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What can companies do for an encore when their own blockbuster product is threatened by branded or generic competitors?
Over the past decade, many industry journalists, analysts, and consultants presumed that specialty markets, pricing pressures, and pharmacogenetic testing would kill off billion-dollar products. However-to paraphrase Mark Twain-reports of the death of the blockbuster have been widely exaggerated.
Contrary to popular belief, the blockbuster model is alive and well. Despite a specialty market and intense pricing pressure, Gilead Science’s hepatitis C virus (HCV) anti-viral Sovaldi soared to an historic $10 billion launch last year. Evaluate Pharma projects that sales of Sovaldi and its combination product Harvoni will exceed $15 billion in 2015, surpassing the record annual sales of the cholesterol king Lipitor, the best-selling agent of all time. Even while entering a so-called “niche market” limited to HER+ test expressers with metastatic breast cancer, Roche’s Herceptin has become a $5 billion blockbuster. Currently, there are more than 50 drugs with annual sales exceeding the blockbuster level of $1 billion in global annual sales. According to Thomson Reuters, there are 11 more projected blockbusters launching in 2015, including Bristol-Myers Squibb’s cancer agent Opdivo and Regeneron/Sanofi’s cholesterol agent Praluent.
Ironically, pharmaceutical companies’ bigger challenge has not been finding but following blockbusters. What can these companies do for an encore? How can companies successfully follow their own blockbusters when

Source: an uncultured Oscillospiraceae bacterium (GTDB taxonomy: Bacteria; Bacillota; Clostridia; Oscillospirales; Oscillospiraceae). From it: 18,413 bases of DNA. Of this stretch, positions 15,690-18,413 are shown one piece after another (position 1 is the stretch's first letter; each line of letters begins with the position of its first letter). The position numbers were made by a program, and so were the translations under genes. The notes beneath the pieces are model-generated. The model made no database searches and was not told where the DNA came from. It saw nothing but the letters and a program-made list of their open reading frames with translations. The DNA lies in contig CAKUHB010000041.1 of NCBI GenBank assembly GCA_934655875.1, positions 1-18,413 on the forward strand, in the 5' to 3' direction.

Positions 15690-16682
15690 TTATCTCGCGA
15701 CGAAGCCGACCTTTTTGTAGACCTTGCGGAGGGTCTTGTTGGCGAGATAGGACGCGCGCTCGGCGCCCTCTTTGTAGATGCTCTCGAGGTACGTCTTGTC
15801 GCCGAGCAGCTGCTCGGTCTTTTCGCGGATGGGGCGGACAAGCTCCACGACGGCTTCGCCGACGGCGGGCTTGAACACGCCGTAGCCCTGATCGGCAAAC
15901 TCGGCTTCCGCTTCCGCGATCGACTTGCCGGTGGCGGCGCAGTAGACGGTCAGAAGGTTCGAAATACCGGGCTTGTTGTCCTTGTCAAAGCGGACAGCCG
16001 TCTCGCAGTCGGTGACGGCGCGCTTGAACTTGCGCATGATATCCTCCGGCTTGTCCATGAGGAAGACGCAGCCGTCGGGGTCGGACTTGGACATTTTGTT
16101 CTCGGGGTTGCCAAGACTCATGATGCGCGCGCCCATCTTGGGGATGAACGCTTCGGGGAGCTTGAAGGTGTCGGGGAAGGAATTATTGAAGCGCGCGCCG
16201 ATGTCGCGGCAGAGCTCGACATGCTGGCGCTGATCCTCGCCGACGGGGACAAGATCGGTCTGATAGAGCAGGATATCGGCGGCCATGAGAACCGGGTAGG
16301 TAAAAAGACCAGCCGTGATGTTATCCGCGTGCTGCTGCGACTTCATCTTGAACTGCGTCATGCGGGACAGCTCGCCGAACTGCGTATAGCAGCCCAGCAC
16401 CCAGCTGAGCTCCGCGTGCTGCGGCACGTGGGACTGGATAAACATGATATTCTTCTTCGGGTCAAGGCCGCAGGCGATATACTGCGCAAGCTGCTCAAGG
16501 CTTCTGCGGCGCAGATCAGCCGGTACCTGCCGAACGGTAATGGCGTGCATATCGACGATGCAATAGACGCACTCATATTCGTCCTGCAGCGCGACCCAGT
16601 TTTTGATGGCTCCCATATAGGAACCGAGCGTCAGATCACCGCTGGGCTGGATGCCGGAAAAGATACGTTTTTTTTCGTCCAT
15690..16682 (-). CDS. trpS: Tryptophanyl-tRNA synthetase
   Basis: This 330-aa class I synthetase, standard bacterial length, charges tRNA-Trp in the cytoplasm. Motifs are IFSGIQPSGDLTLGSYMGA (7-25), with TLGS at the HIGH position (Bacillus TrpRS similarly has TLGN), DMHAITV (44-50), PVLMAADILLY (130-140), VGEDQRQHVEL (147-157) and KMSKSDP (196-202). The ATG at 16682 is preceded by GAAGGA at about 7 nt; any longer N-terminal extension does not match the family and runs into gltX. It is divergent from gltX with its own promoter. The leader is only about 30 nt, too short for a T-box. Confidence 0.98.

threatened by rivals’ brands or generic competitors, either before or after patent expiry? Pfizer’s well-documented struggles to replace its blockbuster Lipitor highlight the immense challenges that many companies face as they pursue “Blockbuster 2.0.” Pfizer tried numerous strategies to replace or extend the patent life of Lipitor, including combining it with the developmental HDL-raising compound atorvastatin, but ultimately failed. GlaxoSmithKline with its respiratory juggernaut Advair/Seretide and Sanofi with its gold standard insulin Lantus are among the many companies currently facing this predicament.
There are many reasons why companies fail to follow a blockbuster with a Blockbuster 2.0. First and foremost, a product has become a blockbuster because it is so well received by market stakeholders, especially providers and patients. It can be very challenging to improve upon the gold standard. Providers and patients trust and rely on the product and often resist switching. For many doctors, prescribing a blockbuster becomes habitual. Payers may have contractual arrangements or financial incentives such as rebates, discounts, or tenders which restrict switching from the blockbuster agent. Branded or generic competitors may offer better or lower-priced alternatives.
Strategies for sequel
A number of pharmaceutical companies however, have demonstrated effective approaches to remedy this situation. Here are eight strategies for following a company’s own blockbuster: